Charity Spotlight: The Making of a Movement

Posted By on February 6, 2020

The Black Theatre Troupe is doing some of the community’s most vital theater


            The Black Theatre Troupe began as a way to alleviate some of the racial tensions of the late 1960s and early 70s that were brewing in most major U.S. cities. In an effort to serve the community, Helen K. Mason, a supervisor in the City of Phoenix Parks and Recreation Department, was asked to design and implement a program that might head off the riots that had plagued other cities.

            What started as a series of open-door “rap sessions” for minorities blossomed into an inclusive theater troupe that has gone on to play an essential role in Phoenix’s development. “It was formed on a platform of activism and a belief that it was important to share the African-American experience,” said David Hemphill, the executive director of Black Theatre Troupe. “It is also a notable bridge to unite all cultures through stories — all of the company’s productions have universal themes and appeal.”

            Today, this respected professional theater company continues both to promote excellence in the performing arts and provide opportunities for people of color. The only professional African-American theater company within the four-corner states, the Black Theatre Troupe conducts educational workshops and produces plays that reflect the African-American experience.

            “Without our company and the productions we present, many artists of color would not have many — or in some cases, any — outlets or platforms to develop their skills and talents,” Hemphill said. “Black Theatre Troupe is the place where people of color can ‘see themselves’ onstage and feel secure in having those same aspirations.”


            All of Black Theatre Troupe’s programs are community-based and encourage community participation and educational development. “Our training programs give all that are interested the opportunity to pursue their dreams. They are able to learn and hone their skills to become proficient and competitive performers,” Hemphill said.

            Still, many people outside the black community ask Hemphill why they only do “black plays with black performers.” To which he has a ready answer. “It is imperative that they remember that the black experience in America has been and continues to be influenced by many different cultures. This impact is reflected by our performing many works, like our current production ‘Trouble in Mind,’ which has an ethnically diverse cast,” he said.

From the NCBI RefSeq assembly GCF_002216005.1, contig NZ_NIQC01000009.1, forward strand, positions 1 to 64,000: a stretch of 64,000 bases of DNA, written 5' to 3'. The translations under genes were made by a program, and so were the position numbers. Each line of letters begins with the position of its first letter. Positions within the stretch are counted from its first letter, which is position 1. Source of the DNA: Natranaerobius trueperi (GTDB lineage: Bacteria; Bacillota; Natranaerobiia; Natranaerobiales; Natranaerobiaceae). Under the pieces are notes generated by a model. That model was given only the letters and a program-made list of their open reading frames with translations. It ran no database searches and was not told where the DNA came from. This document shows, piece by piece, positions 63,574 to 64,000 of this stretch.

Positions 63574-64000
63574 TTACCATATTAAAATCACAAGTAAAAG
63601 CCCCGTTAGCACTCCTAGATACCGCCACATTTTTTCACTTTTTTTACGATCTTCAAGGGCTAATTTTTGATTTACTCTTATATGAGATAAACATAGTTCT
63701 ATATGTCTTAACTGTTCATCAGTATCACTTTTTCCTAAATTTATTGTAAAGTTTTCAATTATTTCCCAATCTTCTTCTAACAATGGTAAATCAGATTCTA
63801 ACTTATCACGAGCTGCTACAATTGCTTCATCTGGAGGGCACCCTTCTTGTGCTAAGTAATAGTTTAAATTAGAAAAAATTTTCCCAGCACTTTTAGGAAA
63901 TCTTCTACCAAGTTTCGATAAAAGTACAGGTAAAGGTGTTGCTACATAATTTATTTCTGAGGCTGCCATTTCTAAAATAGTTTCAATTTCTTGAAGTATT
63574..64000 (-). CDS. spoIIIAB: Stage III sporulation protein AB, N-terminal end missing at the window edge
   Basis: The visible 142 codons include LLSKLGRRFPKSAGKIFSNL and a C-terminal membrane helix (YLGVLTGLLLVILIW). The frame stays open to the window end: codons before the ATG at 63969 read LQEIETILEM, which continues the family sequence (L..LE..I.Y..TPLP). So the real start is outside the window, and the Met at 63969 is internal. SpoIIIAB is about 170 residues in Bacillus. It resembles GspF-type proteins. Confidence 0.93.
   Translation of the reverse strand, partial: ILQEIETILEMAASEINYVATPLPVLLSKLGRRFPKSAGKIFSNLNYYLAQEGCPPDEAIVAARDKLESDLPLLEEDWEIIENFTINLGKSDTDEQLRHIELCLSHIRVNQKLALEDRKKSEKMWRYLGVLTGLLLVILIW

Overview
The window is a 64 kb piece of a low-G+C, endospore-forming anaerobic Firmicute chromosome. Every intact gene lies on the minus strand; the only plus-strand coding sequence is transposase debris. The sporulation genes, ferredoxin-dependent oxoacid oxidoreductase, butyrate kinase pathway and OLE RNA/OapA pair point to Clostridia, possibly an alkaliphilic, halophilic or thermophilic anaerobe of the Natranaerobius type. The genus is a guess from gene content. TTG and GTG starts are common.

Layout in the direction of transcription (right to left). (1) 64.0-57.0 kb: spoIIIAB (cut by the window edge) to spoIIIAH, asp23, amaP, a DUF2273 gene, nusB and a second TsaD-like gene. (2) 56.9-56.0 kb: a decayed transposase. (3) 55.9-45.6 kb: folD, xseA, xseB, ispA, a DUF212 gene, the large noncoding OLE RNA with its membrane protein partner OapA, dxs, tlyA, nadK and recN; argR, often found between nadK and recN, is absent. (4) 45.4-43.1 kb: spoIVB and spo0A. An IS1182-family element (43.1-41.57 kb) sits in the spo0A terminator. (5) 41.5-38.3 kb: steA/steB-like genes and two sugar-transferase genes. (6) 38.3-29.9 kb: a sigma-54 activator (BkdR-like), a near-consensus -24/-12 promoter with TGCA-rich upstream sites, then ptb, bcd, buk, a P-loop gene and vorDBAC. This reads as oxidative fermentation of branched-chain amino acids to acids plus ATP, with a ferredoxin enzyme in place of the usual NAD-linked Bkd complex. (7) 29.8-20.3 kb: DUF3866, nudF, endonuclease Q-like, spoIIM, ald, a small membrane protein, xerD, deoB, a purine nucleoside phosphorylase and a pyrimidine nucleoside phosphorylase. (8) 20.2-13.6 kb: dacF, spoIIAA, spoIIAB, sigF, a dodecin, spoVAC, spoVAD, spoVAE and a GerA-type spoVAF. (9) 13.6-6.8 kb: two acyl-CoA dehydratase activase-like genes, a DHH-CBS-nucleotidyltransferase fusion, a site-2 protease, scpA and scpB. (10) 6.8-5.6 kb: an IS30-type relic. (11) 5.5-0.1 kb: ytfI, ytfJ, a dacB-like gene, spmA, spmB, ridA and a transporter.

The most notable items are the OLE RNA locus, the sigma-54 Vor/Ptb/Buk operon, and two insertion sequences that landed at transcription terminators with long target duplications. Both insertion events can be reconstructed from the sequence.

One production that is a mainstay of Valley theater is the company’s annual production of “Black Nativity,” written by Harlem Renaissance poet Langston Hughes. “It has become the Black Theatre Troupe’s holiday card to the community,” Hemphill said. “It’s performed at a time of year when we’re all looking for something to lift our spirits and help us feel the joy of the season. For many African-American arts organizations around the country, it has become as popular and meaningful a holiday tradition as ‘A Christmas Carol’ or ‘The Nutcracker.’”


            2020 will mark the kickoff to Black Theatre Troupe’s 50th year, a time for the company to reflect on its roots while looking ahead to its future. As the fifth-largest city in the country, Phoenix needs Black Theatre Troupe more than ever. “With the large influx of people coming to Phoenix from other areas of the country — and most of them from cities that have a vibrant and diverse arts scene — the power of diversity must be at the forefront of what a great city has to offer,” Hemphill said.

            And so, Black Theatre Troupe is doing all that it can to focus on sustainability so that it can remain a significant piece of the city’s cultural fabric for future generations. “This can only happen by concentrating on the financial stability of the group for the next 50 years,” Hemphill said. “It is our goal to expand our programs and grow our audiences and supporters.”

            Luckily, Black Theatre Troupe has a strong base of support, which Hemphill attributes to the troupe’s ability to stay true to its mission and share the experiences of a culture.

            But to those who haven’t seen a Black Theatre Troupe production, Hemphill issues this promise. “They will not only be entertained, but they will also be able to learn and understand the power of the arts to shape a community and change minds. They will see some of the country’s most courageous and powerful theater.”

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Karen Werner

About Karen Werner

Karen Werner is the editor of Frontdoors Media. She is a writer, editor and media consultant. She has interned at The New Yorker, worked at Parents Magazine, edited five books and founded several local magazines. Her work has appeared in Sunset, Mental Floss and the Saturday Evening Post.